Nev. Commissioner Warns Residents to Protect Against Unauthorized Entitites

February 2, 2004

Insurance fraud can happen any place and in any line of insurance, so savvy consumers need to remain aware of the risks and take steps to protect themselves, according to Nevada Insurance Commissioner Alice Molasky-Arman.

“If the insurance you buy is not legitimate, you may face hundreds or thousands of dollars in unpaid medical bills, repair costs for home or automobile, or to make up for life insurance that does not exist,” said Molasky-Arman. “If a company you buy from is unauthorized and unlicensed, no financial recourse exists if that company becomes insolvent, and individual consumers likely would be responsible for any claims expenses incurred.”

What is the best way to protect yourself and your family? There are several signs consumers should watch for, according to Molasky-Arman, but the first and best step to take is to contact the Nevada
Division of Insurance and make sure the insurance agent and the company you are dealing with are licensed in your state.

Potential signs of insurance fraud include:

• A policy costs far less than what other companies are charging. It’s good to comparison shop, but if a policy is significantly cheaper, beware. If it is too good to be true, it probably isn’t legitimate.
• An agent or company becomes evasive when you ask about state insurance licenses.
• An agent or company insists on cash payments.
• An agent or company tells you that this is a “one-time deal” or your “last chance for this special savings.”
• A company boasts that they will insure everyone, regardless of history or risks.
• An agent or company asks for detailed personal information that is not needed to write insurance.

Another point to keep in mind, Molasky-Arman added, is that in some cases unauthorized entities will recruit licensed agents to market fraudulent products. “Consumers need to remember to check the credentials of both the agent and the insurance company,” she said. “And, agents need to be careful of these unauthorized companies as well, because an agent can face loss of license, or possibly felony prosecution, if he sells fraudulent policies.”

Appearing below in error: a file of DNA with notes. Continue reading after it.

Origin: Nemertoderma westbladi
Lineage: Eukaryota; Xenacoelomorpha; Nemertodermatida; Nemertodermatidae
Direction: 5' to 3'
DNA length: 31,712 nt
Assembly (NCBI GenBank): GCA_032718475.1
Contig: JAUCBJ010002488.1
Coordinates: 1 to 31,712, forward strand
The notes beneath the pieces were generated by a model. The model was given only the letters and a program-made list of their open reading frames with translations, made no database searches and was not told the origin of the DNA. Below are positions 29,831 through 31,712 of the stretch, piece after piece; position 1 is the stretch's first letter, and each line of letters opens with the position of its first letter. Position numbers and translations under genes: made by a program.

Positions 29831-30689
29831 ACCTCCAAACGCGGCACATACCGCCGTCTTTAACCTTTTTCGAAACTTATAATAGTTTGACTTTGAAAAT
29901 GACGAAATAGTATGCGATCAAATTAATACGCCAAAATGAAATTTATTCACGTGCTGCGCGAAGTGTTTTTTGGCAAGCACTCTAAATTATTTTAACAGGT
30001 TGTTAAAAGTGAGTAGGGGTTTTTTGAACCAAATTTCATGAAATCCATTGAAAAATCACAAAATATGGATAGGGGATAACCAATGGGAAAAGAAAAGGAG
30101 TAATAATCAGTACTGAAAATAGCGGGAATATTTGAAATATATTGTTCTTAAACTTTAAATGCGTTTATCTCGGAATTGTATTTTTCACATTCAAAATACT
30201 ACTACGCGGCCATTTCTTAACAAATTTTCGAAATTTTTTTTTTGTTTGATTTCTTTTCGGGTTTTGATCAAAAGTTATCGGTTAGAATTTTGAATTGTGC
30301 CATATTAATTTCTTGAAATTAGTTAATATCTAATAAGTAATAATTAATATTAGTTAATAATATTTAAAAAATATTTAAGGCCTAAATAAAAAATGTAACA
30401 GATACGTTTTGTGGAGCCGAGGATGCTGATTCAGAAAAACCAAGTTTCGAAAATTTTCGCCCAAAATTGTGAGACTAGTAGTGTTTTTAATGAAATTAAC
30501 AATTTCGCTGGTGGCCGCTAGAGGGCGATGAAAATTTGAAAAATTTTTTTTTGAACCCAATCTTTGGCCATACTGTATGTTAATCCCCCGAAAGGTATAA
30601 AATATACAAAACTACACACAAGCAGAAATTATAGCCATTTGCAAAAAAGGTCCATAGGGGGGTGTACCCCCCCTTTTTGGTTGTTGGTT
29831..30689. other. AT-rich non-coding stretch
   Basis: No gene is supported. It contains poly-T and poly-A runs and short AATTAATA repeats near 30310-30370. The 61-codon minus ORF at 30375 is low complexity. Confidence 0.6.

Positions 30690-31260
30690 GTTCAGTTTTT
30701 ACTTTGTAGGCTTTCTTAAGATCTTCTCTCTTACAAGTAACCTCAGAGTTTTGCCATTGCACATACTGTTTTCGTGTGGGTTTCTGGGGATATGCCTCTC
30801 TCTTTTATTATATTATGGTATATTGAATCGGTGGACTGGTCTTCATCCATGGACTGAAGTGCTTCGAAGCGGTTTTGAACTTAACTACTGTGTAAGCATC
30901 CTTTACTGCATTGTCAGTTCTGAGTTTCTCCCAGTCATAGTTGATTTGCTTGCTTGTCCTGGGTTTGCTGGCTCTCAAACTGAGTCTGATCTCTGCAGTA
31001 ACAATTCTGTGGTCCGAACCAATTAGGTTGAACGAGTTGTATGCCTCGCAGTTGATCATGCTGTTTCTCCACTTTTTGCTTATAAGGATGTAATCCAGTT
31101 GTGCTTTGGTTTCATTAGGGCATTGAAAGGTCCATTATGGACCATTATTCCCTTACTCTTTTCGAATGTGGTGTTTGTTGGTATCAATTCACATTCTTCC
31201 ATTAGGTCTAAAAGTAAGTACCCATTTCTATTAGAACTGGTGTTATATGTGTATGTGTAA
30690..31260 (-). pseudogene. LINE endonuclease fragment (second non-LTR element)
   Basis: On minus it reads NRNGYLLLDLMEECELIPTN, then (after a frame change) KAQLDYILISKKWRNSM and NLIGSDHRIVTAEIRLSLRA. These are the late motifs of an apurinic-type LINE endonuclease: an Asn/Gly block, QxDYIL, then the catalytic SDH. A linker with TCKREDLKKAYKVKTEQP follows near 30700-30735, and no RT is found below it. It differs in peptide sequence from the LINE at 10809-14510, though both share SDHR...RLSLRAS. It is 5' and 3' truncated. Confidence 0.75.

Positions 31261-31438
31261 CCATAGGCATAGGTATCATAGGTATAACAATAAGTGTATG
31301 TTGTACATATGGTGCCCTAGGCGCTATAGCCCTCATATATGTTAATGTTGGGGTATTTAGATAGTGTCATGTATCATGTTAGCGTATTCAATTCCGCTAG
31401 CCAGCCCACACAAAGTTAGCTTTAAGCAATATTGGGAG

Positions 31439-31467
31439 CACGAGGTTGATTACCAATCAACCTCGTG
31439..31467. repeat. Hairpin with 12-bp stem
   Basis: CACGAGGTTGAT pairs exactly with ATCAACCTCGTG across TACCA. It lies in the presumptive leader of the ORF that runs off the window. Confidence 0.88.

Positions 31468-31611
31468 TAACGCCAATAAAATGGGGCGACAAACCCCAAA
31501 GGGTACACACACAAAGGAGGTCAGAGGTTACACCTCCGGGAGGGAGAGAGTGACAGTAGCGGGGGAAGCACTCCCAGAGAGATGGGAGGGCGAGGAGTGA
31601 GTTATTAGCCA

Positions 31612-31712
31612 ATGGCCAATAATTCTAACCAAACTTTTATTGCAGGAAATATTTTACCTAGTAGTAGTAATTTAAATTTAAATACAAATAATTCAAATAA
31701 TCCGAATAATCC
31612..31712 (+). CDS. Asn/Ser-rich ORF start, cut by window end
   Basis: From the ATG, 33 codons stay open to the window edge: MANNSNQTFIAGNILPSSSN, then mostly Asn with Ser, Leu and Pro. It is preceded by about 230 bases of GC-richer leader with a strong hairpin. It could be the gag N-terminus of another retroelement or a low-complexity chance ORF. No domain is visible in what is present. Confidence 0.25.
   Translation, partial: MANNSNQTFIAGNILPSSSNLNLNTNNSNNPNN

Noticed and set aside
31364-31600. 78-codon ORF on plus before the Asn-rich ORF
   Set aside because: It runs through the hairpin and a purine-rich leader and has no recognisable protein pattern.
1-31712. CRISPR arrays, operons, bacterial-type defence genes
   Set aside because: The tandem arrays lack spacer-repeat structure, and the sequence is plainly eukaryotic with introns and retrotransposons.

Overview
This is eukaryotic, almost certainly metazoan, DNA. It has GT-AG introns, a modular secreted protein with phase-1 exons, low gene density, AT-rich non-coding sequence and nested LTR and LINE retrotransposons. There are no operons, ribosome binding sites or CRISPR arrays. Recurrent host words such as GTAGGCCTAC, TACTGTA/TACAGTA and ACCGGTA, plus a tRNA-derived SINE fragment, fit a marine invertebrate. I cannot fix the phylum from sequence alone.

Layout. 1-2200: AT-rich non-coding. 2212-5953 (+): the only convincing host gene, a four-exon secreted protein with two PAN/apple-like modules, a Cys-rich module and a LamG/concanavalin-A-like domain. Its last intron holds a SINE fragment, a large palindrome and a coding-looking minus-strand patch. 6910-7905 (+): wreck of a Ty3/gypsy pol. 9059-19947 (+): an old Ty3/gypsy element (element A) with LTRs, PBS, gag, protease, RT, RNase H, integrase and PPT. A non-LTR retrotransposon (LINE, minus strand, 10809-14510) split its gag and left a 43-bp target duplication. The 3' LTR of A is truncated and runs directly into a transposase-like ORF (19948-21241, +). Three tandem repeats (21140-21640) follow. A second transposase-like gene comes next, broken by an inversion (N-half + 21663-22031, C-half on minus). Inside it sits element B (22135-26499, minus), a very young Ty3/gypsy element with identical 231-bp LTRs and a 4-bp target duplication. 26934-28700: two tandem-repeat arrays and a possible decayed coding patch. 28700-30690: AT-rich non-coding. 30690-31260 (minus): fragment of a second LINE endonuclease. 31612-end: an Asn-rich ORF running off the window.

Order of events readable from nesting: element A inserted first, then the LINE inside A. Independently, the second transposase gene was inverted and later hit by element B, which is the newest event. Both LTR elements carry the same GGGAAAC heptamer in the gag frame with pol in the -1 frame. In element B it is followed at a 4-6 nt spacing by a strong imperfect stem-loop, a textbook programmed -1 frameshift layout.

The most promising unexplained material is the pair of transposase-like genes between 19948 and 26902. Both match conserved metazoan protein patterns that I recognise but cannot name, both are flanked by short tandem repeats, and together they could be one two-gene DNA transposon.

Following are several other tips from the Nevada Division of Insurance to keep in mind when buying any type of insurance:

• Never pay for insurance until you are certain the agent and company are legitimate.
• Fraudulent policies are most often sold through direct mail solicitations or over the Internet, so be especially wary when responding to these solicitations.
• Always pay by check or money order, and write your policy number on the check.
• If you don’t receive your policy within 30 days, call the insurance company to make sure you are covered.
• Ask for a receipt for all payments. The receipt should include your policy number, the date of payment and the name of the insurance company.
• Finally, read the policy when you receive it. If you have any questions or concerns, contact your agent, the company or the Division of Insurance.

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